There have been a growing number of startups and companies in the e-commerce segment right now. However, it is also a fact that there are a similar number of outgoing startups in the same industry too. This is because the competition has become so cutthroat that it is hard to compete without sufficient funding. However, we have a new report from Axios where a startup e-commerce business that had funding is also shutting down soon.
The startup we are talking about is Hollar which is known to be an online dollar store. A dollar store is basically a store where you will find the best deals and bargains and goods can be purchased under a dollar. Now, the dollar stores were only available offline but Hollar wanted to bring dollar store-like bargains online as well. They were also offering those bargains on branded products such as kitchen goods and beauty products.
Hollar’s mission was that dollar store denizens would opt for buying multiple products at one time. It was quite a thoughtful idea to alleviate the pressure on shipping costs. However, according to the source, unit economics never got the chance to pan out.
The company’s co-founder and CEO, David Yeom, started with an app worth $200, worked on its new searching venture for a new CEO. The exact reason for the change of leadership was not clear. However, their move involved the culmination of the regular tanks with the other board of directors to make Hollar as best as possible.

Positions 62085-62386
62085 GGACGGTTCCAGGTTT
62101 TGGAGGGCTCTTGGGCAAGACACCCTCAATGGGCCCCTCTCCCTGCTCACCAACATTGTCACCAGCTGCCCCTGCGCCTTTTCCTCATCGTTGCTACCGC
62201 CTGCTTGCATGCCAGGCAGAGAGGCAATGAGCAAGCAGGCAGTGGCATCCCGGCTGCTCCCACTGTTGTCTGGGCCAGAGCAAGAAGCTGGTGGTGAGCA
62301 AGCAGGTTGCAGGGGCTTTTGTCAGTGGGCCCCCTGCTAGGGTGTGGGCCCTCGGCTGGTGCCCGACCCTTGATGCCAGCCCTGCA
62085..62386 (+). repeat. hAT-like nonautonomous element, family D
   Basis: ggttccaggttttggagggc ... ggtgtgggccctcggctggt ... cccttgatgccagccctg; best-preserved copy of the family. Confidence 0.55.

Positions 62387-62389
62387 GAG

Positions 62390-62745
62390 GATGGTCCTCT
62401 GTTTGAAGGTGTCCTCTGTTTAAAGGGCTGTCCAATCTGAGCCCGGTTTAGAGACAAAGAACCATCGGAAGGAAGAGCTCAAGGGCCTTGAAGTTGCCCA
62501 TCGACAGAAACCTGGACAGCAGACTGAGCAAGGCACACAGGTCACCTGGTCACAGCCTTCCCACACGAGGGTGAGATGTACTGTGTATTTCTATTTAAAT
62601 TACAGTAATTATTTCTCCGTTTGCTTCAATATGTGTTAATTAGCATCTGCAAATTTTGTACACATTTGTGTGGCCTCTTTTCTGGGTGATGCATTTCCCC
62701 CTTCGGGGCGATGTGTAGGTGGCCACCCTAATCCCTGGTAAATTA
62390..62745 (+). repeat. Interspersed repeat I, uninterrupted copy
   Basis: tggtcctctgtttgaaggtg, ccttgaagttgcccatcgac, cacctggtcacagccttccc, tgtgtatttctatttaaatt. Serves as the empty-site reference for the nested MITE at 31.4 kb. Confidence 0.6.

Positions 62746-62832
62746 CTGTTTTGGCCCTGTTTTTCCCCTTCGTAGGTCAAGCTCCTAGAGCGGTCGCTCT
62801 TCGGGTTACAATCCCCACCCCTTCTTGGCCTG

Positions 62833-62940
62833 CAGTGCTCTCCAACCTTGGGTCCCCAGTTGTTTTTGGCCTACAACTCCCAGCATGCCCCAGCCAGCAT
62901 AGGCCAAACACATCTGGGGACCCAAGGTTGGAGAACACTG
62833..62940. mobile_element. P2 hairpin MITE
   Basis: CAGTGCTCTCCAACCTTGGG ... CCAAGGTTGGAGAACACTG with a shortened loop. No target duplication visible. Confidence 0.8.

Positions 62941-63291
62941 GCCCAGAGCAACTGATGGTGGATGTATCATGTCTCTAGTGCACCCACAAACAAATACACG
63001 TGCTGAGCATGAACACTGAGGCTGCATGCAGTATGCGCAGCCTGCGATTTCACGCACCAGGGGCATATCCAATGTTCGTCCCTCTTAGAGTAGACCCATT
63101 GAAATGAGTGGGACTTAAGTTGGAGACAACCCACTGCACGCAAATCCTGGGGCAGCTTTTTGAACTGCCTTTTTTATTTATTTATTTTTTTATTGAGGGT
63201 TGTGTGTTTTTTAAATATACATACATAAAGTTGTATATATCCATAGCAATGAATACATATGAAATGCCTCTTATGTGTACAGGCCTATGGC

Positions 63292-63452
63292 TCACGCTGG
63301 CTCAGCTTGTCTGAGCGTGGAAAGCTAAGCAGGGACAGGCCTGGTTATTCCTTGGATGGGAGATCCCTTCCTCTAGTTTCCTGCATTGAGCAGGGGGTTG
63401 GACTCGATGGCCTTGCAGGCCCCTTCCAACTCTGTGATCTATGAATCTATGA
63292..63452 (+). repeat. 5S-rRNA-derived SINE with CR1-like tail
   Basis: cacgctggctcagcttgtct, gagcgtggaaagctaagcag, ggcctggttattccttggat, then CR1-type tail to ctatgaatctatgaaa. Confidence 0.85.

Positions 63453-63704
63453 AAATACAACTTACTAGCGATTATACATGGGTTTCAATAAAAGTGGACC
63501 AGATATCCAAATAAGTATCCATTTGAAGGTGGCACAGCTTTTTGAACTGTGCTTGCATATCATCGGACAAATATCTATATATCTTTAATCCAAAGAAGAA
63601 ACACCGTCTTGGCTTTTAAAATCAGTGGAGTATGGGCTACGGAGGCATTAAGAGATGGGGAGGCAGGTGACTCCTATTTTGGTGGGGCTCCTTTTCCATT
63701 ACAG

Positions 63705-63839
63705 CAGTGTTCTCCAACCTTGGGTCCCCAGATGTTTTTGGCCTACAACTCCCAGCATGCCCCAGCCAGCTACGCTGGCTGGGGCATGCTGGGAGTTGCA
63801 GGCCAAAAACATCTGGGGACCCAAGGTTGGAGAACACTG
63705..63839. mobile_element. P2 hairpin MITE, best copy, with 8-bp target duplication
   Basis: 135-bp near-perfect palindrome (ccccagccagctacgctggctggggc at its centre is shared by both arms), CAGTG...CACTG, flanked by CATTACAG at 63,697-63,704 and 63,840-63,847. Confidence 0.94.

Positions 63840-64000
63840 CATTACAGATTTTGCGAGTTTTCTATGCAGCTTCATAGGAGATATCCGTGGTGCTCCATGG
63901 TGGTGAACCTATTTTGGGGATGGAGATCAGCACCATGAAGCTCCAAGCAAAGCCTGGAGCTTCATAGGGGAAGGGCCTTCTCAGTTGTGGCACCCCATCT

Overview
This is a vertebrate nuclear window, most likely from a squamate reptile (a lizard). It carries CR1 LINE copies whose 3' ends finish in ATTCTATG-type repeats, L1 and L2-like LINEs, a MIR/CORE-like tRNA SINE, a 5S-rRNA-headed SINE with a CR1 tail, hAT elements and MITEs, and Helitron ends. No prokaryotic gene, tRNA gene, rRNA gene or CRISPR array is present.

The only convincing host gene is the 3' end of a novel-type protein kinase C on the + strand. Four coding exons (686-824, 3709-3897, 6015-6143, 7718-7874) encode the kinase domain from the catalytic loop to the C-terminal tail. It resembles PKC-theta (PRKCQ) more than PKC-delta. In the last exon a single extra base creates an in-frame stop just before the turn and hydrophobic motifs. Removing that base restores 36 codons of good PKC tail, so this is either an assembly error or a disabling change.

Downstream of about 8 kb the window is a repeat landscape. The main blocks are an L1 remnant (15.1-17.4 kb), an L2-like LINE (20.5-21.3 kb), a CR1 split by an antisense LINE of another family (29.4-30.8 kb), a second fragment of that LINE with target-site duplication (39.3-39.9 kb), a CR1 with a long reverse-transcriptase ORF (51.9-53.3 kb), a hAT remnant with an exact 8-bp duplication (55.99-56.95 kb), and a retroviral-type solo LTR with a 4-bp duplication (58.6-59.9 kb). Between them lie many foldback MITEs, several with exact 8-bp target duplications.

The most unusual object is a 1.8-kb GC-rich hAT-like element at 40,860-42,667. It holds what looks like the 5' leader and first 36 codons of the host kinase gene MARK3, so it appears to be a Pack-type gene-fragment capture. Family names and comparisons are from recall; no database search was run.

One thing that every e-commerce business has to keep in mind is the logistics and shipping costs attached to buying a product. Since we are talking about dollar stores, these type of stores relies on people buying in bulk from them. While it does not matter that much for retailers, it does matter a lot for online stores like Hollar. The idea from Hollar’s founders was that people will buy items in bulk and thus, the shipping costs will be taken care of. However, this is where things went wrong for them as per reports. It was seen that Hollar’s customers did not buy multiple products and thus, the shipping cost economics got messed up.
According to Axios, Hollar started looking for a buyer late in 2019. Also, it opted for a possible deal for the assets of the company that wanted to get acquired by a retailer.
The retailer named Five Below is also in the final stages of negotiation to buy out Hollar. But without surviving the transaction for the Hollar, it was backed with the venture by Perkins Caufield & Byers, Lightspeed Venture, Comcast Ventures, Greycroft Partners, Index Ventures, Forerunner Ventures, and Pritzker Group. Also, the company managed to raise more than $75M in total funding. However, we have been told that they will bring more assets and employees with them while we might see Hollar’s site and app both taken down or re-branded.